Unlike other sea birds, the four-feet tall Emperor penguins breed and raise their young almost exclusively on sea ice.
If that ice breaks up and disappears early in the breeding season, massive breeding failure may occur, said the researchers from Woods Hole Oceanographic Institution (WHOI).
"Over the last century, we have already observed the disappearance of the Dion Islets penguin colony, close to the West Antarctic Peninsula," said Stephanie Jenouvrier, the lead author of the study published in the journal Global Change Biology.
"In 1948 and the 1970s, scientists recorded more than 150 breeding pairs there. By 1999, the population was down to just 20 pairs, and in 2009, it had vanished entirely."
Like in Terre Adelie, a coastal region of Antarctica where French scientists have observed penguins for more than 50 years, Jenouvrier thinks the decline of those penguins might be connected to a simultaneous decline in Antarctic sea ice due to warming temperatures in the region.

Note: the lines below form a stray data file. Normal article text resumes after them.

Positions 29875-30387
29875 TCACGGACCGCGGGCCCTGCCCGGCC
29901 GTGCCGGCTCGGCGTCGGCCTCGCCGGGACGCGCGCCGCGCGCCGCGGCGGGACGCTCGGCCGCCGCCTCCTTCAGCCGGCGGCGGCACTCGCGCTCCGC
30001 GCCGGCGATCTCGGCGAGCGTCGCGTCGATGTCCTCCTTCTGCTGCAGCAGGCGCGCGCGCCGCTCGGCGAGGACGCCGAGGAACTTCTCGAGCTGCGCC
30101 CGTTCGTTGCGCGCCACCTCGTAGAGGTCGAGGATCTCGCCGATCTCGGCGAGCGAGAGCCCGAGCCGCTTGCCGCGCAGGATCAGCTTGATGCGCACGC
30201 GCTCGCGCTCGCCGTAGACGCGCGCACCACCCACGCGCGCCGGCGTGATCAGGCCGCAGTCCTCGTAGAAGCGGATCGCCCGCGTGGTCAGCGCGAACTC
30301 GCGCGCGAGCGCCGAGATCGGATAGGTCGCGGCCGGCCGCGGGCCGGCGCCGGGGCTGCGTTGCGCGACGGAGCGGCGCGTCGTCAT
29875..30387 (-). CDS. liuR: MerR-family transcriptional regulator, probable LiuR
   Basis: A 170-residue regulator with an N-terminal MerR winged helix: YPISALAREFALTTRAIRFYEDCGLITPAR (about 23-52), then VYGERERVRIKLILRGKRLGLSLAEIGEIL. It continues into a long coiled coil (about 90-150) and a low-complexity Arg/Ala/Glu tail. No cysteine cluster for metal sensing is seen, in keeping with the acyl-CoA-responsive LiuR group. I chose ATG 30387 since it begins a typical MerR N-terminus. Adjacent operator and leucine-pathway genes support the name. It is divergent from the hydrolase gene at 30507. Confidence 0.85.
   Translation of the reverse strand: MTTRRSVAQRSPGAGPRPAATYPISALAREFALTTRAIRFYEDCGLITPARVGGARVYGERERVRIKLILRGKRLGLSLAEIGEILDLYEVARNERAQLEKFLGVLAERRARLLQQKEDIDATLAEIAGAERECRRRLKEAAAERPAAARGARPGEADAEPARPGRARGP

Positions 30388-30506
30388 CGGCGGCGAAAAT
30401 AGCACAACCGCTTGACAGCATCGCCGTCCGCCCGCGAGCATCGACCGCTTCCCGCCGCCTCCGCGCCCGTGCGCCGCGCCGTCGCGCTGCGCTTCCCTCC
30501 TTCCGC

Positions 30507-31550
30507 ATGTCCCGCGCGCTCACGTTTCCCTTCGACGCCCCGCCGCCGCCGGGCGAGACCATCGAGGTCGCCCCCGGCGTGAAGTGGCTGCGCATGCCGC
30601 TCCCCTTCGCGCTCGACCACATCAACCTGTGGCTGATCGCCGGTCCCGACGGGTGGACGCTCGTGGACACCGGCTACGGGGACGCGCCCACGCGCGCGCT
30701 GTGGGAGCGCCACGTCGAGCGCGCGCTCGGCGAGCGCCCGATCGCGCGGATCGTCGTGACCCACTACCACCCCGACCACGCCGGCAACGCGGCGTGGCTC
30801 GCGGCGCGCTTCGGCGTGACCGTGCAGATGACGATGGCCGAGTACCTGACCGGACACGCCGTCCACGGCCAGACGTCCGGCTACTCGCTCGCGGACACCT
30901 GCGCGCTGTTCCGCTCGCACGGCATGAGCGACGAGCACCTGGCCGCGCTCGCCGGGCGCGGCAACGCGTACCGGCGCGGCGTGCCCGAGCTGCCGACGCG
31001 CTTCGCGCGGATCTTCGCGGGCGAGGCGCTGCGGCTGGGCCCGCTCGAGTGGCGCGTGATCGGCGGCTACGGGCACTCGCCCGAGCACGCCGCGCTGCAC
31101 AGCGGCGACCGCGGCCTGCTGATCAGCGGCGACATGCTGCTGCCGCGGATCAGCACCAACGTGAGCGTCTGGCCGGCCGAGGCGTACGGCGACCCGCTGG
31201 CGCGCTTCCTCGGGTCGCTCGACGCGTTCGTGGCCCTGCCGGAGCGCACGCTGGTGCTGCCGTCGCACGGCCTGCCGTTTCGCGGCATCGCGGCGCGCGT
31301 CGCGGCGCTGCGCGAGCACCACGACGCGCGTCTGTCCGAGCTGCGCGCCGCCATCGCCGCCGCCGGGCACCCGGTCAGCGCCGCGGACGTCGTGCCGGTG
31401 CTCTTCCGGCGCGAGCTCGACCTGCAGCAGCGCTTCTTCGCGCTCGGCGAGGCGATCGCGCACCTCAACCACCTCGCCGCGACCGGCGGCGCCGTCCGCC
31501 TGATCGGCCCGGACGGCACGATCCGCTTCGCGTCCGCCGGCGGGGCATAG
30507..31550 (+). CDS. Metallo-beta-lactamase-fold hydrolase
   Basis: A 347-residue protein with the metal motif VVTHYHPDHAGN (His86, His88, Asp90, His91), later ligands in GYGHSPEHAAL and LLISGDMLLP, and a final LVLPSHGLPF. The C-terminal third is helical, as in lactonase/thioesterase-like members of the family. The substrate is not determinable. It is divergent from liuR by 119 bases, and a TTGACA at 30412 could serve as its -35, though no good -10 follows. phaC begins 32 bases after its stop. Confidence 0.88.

Disappearing sea ice, the researchers said, may also affect the penguins' food source.
The birds feed primarily on fish, squid, and krill, a shrimplike animal, which in turn feeds on zooplankton and phytoplankton, tiny organisms that grow on the underside of the ice.
If the ice goes, so too will the plankton, causing a ripple effect through the food web that may starve the various species that penguins rely on as prey, Jenouvrier said.
To project how penguin populations may fare in the future, Jenouvrier's team used data from several different sources, including climate models, sea ice forecasts, and a demographic model that Jenouvrier created of the Emperor penguin population at Terre Ad